Movies capturing the magic of childhood have always been one of iconic Hollywood director Steven Spielberg’s *inescapable *obsessions.
From E.T. the Extra-Terrestrial (1982) to The Adventures of Tintin: The Secret of the Unicorn (2011), Spielberg has created awe-inspiring worlds for children through his films. “It’s all about making kids feel like they can do anything. That nothing’s impossible,” the director told The Guardian.
His latest work, The BFG, which was released in Chinese cinemas on Oct 14, was adapted from the 1982 novel of the same name. Written by beloved British children’s author Roald Dahl, Spielberg says he read the story to his seven children when they were young.
An orphan named Sophie (Ruby Barnhill) happens to witness the big friendly giant (Mark Rylance), or BFG for short, running through the streets of London “blowing dreams” to children late at night. Scared the girl will leak his secret, the BFG takes Sophie back to his native Giant Country. However, while the *abductor is actually a tender-hearted *vegetarian, his fellow giants like nothing more than snacking on humans.
Besides being largely faithful to the novel, Spielberg *injects cinematic visualization into the already well-known classic tale. For the originally plain portrayal of “chasing dreams” in the Dream Country, the director designed an upside down lake with two sides representing the real world and the dream world. The joy-filled scene, which features flashy visual effects, also happens to be his favorite part of the movie.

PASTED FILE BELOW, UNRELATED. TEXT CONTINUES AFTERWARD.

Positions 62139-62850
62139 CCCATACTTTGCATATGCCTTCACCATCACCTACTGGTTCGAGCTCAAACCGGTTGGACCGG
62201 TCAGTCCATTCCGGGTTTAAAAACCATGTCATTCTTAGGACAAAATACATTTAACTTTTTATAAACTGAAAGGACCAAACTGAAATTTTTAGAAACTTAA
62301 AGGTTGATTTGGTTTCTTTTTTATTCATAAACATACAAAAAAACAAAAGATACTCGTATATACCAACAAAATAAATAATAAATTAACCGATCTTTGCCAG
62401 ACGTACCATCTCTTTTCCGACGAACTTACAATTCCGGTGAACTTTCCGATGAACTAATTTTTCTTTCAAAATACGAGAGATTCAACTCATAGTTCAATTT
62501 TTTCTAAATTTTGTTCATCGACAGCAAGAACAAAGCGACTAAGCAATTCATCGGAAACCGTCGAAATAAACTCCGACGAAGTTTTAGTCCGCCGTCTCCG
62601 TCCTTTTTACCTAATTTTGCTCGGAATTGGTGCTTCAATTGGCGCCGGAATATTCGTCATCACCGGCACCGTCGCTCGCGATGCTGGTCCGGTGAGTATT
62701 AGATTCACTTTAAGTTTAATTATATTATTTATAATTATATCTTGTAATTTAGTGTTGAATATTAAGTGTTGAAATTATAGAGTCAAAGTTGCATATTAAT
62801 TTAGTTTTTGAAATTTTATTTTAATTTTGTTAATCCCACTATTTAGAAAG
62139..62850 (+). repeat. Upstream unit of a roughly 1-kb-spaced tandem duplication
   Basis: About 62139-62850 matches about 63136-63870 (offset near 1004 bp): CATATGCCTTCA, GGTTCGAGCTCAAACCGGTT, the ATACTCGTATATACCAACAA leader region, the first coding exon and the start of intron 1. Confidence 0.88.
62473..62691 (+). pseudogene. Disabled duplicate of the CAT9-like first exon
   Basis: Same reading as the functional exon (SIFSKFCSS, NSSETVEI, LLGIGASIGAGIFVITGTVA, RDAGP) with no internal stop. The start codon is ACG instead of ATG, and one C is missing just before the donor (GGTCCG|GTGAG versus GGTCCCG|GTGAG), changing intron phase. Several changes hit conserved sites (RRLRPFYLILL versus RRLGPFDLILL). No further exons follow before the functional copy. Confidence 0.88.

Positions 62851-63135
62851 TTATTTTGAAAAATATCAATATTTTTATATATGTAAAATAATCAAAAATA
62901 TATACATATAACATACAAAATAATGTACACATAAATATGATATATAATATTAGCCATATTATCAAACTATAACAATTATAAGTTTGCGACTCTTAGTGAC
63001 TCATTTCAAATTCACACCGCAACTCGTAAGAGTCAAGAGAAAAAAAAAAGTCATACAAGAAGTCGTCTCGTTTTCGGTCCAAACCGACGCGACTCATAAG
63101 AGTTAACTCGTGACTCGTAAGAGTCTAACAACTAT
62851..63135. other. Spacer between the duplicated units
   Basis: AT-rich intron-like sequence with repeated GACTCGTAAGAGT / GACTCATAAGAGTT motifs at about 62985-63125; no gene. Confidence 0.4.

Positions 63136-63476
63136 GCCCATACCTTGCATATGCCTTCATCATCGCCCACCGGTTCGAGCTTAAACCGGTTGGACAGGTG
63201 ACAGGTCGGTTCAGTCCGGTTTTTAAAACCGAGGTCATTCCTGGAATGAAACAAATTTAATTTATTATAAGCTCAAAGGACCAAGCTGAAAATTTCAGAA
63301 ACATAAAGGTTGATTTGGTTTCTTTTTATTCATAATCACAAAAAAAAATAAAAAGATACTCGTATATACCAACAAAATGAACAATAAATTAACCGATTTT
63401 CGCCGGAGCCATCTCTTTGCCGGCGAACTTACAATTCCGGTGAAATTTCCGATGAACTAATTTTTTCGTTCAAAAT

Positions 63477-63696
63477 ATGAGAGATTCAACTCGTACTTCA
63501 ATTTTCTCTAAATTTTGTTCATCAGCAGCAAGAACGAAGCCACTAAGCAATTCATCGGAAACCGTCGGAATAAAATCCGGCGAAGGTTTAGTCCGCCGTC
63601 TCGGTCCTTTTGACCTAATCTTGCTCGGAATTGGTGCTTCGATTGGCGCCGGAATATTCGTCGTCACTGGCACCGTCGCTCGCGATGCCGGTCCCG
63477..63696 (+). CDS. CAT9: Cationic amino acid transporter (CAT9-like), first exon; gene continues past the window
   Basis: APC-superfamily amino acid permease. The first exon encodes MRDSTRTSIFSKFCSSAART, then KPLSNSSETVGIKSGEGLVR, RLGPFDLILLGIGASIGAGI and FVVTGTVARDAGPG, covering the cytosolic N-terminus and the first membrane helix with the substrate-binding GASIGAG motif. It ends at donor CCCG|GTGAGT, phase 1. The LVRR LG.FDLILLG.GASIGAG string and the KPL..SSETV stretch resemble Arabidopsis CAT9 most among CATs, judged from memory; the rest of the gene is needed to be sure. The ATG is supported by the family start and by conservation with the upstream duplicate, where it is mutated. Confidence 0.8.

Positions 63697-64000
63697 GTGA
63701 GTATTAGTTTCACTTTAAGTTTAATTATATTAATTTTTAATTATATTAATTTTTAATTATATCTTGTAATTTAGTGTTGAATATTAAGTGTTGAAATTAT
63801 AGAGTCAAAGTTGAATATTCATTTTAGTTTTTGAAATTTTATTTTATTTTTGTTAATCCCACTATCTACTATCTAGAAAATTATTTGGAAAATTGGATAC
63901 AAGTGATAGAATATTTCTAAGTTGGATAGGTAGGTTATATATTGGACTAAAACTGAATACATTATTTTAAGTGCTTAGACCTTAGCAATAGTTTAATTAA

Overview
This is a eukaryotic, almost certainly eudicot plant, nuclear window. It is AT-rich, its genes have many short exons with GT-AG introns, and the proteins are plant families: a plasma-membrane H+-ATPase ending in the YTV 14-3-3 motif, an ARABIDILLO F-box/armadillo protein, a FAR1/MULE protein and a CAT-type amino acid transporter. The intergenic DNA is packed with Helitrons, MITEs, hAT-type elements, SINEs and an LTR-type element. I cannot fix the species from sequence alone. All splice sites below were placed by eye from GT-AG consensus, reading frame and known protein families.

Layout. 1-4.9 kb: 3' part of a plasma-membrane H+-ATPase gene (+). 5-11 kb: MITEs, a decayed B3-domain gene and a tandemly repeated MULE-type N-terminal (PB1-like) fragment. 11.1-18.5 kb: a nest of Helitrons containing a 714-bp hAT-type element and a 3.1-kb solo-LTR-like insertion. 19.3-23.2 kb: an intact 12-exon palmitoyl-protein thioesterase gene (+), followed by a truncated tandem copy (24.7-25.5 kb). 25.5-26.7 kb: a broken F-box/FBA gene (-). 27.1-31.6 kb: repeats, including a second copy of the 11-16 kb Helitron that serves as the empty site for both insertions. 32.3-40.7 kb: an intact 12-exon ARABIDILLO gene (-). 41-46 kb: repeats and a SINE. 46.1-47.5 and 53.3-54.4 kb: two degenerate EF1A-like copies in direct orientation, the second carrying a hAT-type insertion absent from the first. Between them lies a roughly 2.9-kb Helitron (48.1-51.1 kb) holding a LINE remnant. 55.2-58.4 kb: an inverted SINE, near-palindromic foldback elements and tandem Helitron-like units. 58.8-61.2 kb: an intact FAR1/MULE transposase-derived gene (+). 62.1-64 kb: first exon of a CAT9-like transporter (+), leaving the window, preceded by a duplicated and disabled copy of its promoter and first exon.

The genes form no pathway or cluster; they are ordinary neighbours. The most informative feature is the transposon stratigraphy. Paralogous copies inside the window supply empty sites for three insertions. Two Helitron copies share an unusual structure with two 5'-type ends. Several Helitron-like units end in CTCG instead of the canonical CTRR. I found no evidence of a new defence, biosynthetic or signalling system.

Spielberg’s The BFG perfectly tells the tale of an unlikely friendship brought to life in a fantasy world. However, many say the story is a bit too kid-friendly. We know optimism is Spielberg’s signature tone, but the final battle with the *villains sees victory come a little bit too easily. And when the BFG *revolts for the first time against the giants who have been bullying him his whole life, it seems confusing how he successfully drives away bad guys who are almost twice his size. Although perhaps this is meant as a subtlety, leaving viewers with the opinion that courage conquers all.
This said, Spielberg does leave some *morsels for adult viewers to digest. The BFG is scared of being seen as a monster by humans, but in the end his own kind ends up captured and locked in *isolation. Will he be *destined to spend the rest of his days in solitude too?
Despite being geared toward a younger audience, the film is still worth a watch by the bigger ones among us, pun intended. While it may not feature the guns, death and explosions many of us chose to entertain ourselves with nowadays, the story harkens back to a more innocent time of youth where our imaginations were all the amusement we needed. And with The BFG’s heart-warming happy ending, the tale will leave you walking out of the movie theater standing tall.